Everyday consumption of sugar-sweetened beverages may increase a person’s likelihood to develop type-2 diabetes, even without taking a person’s weight into account, according to a recent study published in the BMJ July 21, 2015. The study, a systematic review and meta-analysis of 17 observational studies and over 38,200 subjects, found that sugar-sweetened beverages may have led to 2 million additional Type-2 diabetes cases in the United States between 2010 and 2020.
One theory for this association offered by study authors is that high consumption of sugar can cause a spike in blood sugar, which overtime can increase insulin resistance even in people who are of normal weight. One in five people with type-2 diabetes has a healthy weight.
According to a recent study in Cancer, Epidemiology and Biomarkers Prevention, women who exercised as teens, regardless of whether they exercised as adults, had a 16% lower risk of cancer and 13% lower risk of dying from all causes compared to those who did not exercise as teens. Researchers chose 74,941 women between the ages of 40 and 70through the Shanghai Women’s Health Study, examined the women’s general lifestyle habits as adults and adolescents, and asked additional questions on socioeconomic factors. It was a prospective cohort study and the women were followed for 13 years.
Additionally, for women in the study who exercised during teen and adult years, the risk of dying from all causes was 20% lower compared to women in the study who did not exercise at all.
Using mathematical modeling the CDC is projecting increases in drug-resistant infections and Clostridium difficile (C. difficile) without immediate, nationwide improvements in infection control and antibiotic prescribing, according to the latest CDC Vital Signs.
The promising news is that CDC modeling estimates that health care facilities and health departments working together in a coordinated approach could prevent up to 70 percent of life-threatening carbapenem-resistant Enterobacteriaceae (CRE) infections over five years.Additional estimates show that national infection control and antibiotic stewardship efforts led by federal agencies, health care facilities, and public health departments could prevent 619,000 antibiotic-resistant and C. difficile infections and save 37,000 lives over five years.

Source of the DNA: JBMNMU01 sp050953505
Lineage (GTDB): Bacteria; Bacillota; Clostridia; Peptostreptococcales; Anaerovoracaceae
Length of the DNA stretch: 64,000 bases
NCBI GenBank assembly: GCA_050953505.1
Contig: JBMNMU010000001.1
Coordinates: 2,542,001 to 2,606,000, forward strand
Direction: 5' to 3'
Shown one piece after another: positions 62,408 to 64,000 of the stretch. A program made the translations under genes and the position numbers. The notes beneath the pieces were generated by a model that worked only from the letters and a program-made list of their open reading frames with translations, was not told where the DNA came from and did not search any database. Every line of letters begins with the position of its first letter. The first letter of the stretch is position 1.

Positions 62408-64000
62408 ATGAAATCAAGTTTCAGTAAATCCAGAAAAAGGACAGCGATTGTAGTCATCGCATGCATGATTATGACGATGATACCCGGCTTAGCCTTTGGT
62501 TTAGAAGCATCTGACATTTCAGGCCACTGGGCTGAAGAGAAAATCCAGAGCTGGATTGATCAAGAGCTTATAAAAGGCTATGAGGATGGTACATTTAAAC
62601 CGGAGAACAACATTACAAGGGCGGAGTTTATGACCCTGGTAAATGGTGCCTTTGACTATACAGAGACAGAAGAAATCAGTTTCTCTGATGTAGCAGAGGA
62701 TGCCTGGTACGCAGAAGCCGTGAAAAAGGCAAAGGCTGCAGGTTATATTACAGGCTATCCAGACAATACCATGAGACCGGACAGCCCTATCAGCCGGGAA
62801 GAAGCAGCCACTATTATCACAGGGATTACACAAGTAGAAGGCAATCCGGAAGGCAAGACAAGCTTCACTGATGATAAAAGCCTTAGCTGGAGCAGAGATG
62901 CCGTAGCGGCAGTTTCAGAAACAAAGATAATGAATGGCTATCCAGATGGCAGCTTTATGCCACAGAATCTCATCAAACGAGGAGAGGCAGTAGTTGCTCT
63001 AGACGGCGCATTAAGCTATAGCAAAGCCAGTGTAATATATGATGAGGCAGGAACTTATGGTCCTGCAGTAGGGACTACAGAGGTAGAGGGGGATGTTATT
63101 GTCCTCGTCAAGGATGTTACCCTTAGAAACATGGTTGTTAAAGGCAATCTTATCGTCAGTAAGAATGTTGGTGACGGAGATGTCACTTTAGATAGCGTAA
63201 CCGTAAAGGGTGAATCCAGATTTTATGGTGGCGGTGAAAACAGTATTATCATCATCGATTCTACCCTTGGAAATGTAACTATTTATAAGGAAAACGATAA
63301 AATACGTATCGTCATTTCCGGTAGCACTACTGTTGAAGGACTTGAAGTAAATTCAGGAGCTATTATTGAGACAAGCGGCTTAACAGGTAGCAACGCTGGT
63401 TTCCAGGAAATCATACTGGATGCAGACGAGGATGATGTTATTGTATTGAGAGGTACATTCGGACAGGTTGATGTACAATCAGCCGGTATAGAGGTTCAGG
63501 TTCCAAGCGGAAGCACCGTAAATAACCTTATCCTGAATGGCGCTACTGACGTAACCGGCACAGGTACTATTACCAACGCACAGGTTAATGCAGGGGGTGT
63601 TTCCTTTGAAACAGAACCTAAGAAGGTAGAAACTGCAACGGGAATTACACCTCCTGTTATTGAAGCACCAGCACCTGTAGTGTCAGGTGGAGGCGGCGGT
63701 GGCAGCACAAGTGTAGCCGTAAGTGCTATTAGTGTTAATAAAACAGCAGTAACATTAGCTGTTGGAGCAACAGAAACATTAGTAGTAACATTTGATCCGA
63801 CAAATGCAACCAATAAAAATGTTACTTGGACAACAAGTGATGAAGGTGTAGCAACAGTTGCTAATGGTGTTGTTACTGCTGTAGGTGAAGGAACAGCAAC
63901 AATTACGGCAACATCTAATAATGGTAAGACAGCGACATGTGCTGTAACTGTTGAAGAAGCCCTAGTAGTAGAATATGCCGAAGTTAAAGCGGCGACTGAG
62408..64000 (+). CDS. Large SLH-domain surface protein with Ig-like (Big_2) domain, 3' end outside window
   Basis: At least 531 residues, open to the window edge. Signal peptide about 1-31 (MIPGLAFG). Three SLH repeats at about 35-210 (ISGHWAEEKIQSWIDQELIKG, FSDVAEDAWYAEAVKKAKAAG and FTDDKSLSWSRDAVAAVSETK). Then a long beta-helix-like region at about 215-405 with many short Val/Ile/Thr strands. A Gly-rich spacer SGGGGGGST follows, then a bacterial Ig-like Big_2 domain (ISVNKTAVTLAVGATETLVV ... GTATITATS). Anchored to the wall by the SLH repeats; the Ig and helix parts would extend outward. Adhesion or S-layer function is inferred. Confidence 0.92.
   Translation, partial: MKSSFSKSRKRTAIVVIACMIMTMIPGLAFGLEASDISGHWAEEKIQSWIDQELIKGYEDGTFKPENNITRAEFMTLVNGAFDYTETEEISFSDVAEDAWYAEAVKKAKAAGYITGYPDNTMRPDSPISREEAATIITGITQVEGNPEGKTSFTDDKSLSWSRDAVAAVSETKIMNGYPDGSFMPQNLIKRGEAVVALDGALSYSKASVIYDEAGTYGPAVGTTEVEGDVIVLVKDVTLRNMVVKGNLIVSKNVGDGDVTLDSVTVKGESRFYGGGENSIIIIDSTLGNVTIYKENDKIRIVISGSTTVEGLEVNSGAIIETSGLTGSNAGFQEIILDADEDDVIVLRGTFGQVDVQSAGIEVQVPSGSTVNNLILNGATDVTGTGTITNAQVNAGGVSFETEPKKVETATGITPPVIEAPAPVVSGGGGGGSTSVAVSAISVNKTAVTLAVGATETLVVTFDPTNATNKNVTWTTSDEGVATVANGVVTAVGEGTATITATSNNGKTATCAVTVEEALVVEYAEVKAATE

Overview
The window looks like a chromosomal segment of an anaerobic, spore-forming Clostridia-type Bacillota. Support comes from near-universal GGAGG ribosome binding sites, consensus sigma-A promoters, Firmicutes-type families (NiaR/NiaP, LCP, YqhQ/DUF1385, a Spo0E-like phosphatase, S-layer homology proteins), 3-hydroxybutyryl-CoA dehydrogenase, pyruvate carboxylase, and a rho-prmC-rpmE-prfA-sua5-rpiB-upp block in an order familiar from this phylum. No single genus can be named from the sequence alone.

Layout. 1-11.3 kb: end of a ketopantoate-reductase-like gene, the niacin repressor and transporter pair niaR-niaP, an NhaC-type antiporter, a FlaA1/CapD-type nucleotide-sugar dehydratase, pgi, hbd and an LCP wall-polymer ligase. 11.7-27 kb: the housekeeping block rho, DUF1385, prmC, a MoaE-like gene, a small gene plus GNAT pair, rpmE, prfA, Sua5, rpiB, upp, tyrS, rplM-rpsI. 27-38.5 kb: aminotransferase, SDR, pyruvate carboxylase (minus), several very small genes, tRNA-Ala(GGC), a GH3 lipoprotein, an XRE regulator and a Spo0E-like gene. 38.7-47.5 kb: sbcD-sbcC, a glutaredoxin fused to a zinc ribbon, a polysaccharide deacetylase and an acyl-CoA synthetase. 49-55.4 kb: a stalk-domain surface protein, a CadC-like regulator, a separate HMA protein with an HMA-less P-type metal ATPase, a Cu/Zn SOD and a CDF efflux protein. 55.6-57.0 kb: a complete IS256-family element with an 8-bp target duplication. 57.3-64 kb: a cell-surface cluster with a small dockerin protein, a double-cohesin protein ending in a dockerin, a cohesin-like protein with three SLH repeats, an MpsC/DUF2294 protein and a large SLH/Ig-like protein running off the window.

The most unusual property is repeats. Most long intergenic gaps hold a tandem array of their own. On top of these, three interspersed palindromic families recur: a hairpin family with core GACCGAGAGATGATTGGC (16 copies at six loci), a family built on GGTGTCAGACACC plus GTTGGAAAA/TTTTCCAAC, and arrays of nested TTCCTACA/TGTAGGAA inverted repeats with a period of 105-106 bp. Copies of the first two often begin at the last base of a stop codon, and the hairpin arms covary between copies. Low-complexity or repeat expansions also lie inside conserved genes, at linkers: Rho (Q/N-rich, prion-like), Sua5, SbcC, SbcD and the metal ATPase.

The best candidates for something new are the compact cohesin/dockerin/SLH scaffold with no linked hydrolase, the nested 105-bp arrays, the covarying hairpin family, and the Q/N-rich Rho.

Antibiotic-resistant germs cause more than 2 million illnesses and at least 23,000 deaths each year in the United States. C. difficile caused close to half a million illnesses in 2011, and an estimated 15,000 deaths a year are directly attributable to C. difficile infections.
15. PARTNERSHIP FOR PREVENTION JOINS FORCES WITH ALTARUM
Altarum Institute and Partnership for Prevention have announced that they have joined forces to advance national health promotion and disease prevention goals. Through this alliance, Partnership's health initiatives—including The Council on Aspirin for Prevention and Health, ActionToQuit (a tobacco cessation-related initiative), and the National Coalition for Sexual Health—will become part of a new Center for Prevention at Altarum. The strategic alliance is now in effect and Partnership staff are part of Altarum's Center for Prevention.
The creation of Altarum's Center for Prevention gives Partnership’s programs access to Altarum's advanced capabilities in research, policy, and economic analysis; program management and evaluation; social media and strategic communications; Web design and digital services; and public health promotion and advocacy.
In the announcement Partnership's Board of Directors chairman and ACPM member Eduardo Sanchez, MD, said "Partnership's alliance with Altarum concludes a long search to find the perfect partner to carry on Partnership's legacy of advancing evidence-based health promotion policies and practices. We could not be more excited that Partnership's programs will continue and prosper in Altarum's Center for Prevention."
The Centers for Medicare & Medicaid Services (CMS) is seeking nominees for its Technical Expert Panels to guide the development of outcome measures to assess tobacco use, obesity, and disparities, as well as a multi-sector collaboration to improve community health. The deadline for nominations is August 14. For additional information and to apply, click here.
The National Osteoporosis Foundation (NOF) is hosting a free webinar, "Calcium Supplementation: Does Protecting Against Fracture Risk Increase the Risk of Cardiovascular Diseases?,” Monday, August 17th, at 1:00 pm Eastern Time.
Recently, calcium supplementation has been linked to both increased and decreased cardiovascular disease risk creating considerable uncertainty about the effectiveness of calcium supplements to reduce risk of fracture. This webinar will examine the evidence for calcium supplementation and its effect on fracture risk reduction and the potential increase in coronary heart disease and mortality.
ACPM Fellow, Robert Orford, MD, MPH, MS, FACPM, was elected to the Board of the International Commission on Occupational Health (ICOH) during the recent ICOH meeting in Seoul, Korea, for a three-year term from 2015 to 2018. ACPM congratulates Dr. Orford on this achievement!